Once the call type and call attributes have been determined but before moving on to the next step, call control engine 34 uses a local dial plan index (from calling address attribute table 48) to retrieve the local dial plan table 52 specific to the calling party. Data in local dial plan table 52 dictates the maximum and minimum format required to be dialed for each call case. If a local dial plan requirements have been violated, an error will be generated and error processing will be invoked.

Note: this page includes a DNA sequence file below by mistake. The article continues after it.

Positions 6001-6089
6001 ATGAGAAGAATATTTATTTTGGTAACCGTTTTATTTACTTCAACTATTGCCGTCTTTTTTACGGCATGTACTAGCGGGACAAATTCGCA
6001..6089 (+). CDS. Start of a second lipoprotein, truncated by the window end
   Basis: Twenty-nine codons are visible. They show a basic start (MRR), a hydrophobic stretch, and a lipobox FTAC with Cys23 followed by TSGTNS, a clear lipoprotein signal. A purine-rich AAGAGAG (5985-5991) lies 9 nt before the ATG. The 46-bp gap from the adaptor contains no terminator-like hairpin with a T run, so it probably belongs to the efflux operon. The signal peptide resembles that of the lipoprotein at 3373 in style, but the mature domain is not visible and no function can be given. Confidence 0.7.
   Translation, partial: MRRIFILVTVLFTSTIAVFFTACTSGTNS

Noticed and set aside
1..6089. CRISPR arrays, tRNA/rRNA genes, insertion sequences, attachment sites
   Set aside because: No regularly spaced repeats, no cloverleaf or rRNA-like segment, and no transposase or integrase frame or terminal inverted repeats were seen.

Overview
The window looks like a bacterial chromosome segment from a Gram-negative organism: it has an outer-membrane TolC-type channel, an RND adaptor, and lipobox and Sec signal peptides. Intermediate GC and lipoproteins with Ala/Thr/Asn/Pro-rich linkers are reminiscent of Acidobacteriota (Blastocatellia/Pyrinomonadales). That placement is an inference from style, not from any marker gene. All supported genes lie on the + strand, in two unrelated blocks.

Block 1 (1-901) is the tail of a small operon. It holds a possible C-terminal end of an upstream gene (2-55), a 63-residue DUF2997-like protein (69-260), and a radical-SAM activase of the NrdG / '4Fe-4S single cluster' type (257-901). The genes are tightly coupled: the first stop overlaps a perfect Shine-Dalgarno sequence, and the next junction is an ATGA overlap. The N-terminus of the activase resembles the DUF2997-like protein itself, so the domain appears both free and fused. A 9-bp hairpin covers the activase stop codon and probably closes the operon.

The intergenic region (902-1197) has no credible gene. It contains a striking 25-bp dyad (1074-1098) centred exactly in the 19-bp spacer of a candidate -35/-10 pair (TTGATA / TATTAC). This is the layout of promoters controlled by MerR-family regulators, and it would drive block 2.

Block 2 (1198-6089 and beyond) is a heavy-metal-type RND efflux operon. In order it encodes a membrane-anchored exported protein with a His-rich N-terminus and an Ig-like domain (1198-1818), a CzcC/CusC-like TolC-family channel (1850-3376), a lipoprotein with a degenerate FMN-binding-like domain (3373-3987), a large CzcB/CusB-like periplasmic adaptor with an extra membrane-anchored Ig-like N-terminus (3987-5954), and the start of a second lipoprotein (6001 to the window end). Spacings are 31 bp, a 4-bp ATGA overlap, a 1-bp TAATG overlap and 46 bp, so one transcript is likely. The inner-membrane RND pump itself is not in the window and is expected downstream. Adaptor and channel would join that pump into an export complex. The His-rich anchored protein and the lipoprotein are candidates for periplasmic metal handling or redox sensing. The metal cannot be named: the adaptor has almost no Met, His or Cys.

Once call control engine 34 completes address number screening at step 84, call control engine 34 screens access privileges at step 92. To do so, call control engine 34 may utilize calling address privilege table 54. At this step, call control engine 34 assesses call type and call attributes 88 to determine if the calling address has the privileges to place the call. Call control engine 34 identifies privilege levels and provide a user, such as user 39, the ability, through OAM & P 38 and to assign, modify, or remove any combination of privileges to any calling address. According to one embodiment, the following privileges may be assigned: emergency services (e.g., 911) local and special codes and service, operator assisted, Intra-LATA toll calls, international calls, carrier access code (CAC) calls, and service access code (SAC)calls, (e.g., 800, 900). Additional calls that may be provided are SIP address calls and per use calls. If call control engine 34 finds the calling address does not have the privilege level to complete the call requested, an error will be generated and error processing will be invoked. If the calling address does have the privilege to complete the call, then a call type allowed flag (not explicitly shown) is set and call control engine and router/intelligence engine route the call at Step 94. At this step 94, call control engine 34 retrieves outbound privacy information using an outbound privacy index (index 132 in FIG. 5A) stored in calling address attributes Table 58. This index 132 indicates which outbound privacy table 56 call control engine 34 looks to determine privileges.